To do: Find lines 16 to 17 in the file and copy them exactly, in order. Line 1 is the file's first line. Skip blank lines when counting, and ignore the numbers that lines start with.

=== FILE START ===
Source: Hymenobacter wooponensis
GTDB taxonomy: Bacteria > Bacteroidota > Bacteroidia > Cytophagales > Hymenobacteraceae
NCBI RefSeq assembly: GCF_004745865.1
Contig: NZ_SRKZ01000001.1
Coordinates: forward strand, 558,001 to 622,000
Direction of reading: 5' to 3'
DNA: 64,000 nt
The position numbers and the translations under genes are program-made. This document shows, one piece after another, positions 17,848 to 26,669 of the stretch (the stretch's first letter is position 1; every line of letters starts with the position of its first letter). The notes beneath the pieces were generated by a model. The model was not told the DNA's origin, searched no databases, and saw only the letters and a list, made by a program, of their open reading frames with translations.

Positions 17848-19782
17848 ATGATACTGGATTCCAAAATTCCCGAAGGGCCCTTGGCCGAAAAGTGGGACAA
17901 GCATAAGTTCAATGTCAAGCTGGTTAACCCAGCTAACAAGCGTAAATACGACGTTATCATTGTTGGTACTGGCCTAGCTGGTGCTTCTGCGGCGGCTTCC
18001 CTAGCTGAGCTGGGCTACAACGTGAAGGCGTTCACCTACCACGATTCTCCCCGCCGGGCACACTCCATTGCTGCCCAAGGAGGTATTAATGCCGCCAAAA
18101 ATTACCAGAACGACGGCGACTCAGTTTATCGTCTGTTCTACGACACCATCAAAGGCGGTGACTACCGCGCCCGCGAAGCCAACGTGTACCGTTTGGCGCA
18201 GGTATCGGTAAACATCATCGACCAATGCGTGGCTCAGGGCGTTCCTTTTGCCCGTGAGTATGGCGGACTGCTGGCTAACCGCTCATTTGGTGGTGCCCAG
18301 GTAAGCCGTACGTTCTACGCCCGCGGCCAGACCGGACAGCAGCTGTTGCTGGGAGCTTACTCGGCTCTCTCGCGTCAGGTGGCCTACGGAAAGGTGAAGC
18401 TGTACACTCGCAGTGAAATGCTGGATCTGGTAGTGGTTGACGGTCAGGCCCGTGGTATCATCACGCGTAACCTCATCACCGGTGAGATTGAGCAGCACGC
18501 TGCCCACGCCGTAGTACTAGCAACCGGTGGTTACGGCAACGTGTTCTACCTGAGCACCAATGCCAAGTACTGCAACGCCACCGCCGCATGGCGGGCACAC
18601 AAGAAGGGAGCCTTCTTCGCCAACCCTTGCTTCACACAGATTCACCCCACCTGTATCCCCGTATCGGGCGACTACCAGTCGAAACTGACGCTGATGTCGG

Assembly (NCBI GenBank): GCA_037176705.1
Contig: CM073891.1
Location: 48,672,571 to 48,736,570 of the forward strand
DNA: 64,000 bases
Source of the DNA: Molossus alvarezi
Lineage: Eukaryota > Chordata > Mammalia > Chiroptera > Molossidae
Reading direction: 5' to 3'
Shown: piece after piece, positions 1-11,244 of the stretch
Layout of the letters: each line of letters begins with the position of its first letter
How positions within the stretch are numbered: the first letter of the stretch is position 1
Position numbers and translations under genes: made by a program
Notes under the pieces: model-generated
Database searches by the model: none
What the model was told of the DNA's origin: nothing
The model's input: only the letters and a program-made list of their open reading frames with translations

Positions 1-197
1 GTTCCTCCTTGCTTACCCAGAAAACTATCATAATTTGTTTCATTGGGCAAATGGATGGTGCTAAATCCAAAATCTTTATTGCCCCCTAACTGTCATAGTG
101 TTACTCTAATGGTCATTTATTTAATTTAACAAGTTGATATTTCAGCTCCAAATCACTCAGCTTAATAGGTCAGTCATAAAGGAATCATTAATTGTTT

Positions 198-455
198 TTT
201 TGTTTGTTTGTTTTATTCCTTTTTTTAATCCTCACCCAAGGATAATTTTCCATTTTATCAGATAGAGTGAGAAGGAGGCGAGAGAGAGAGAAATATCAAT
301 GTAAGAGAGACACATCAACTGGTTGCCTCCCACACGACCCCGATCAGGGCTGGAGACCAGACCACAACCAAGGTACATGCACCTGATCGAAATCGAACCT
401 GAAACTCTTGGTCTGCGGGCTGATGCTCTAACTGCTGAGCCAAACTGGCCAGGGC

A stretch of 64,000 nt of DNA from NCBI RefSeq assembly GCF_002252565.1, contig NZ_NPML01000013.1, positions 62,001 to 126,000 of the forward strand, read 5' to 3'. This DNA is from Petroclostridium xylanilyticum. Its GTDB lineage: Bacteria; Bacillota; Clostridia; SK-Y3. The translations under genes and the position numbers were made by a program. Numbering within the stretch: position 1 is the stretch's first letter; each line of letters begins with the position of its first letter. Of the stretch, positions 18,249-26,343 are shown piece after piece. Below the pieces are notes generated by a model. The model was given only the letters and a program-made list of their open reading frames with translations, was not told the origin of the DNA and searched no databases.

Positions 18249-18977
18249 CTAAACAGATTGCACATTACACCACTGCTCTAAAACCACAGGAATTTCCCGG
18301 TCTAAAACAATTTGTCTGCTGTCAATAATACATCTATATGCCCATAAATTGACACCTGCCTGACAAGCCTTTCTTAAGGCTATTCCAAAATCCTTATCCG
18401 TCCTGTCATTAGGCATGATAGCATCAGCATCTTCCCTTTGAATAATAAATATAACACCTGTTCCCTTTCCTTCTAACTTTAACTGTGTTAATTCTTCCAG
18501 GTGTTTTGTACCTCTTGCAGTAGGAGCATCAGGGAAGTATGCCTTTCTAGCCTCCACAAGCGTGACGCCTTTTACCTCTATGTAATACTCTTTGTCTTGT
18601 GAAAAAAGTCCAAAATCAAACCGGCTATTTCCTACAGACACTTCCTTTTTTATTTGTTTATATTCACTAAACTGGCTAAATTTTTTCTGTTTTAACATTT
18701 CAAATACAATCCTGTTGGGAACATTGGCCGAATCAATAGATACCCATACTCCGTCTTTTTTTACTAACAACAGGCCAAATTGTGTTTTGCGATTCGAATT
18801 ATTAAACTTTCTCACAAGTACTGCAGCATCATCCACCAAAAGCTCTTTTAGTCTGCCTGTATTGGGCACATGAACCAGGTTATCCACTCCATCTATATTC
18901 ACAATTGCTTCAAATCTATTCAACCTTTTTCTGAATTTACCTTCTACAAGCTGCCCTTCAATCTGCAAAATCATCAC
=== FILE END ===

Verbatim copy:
18401 TGTACACTCGCAGTGAAATGCTGGATCTGGTAGTGGTTGACGGTCAGGCCCGTGGTATCATCACGCGTAACCTCATCACCGGTGAGATTGAGCAGCACGC
18501 TGCCCACGCCGTAGTACTAGCAACCGGTGGTTACGGCAACGTGTTCTACCTGAGCACCAATGCCAAGTACTGCAACGCCACCGCCGCATGGCGGGCACAC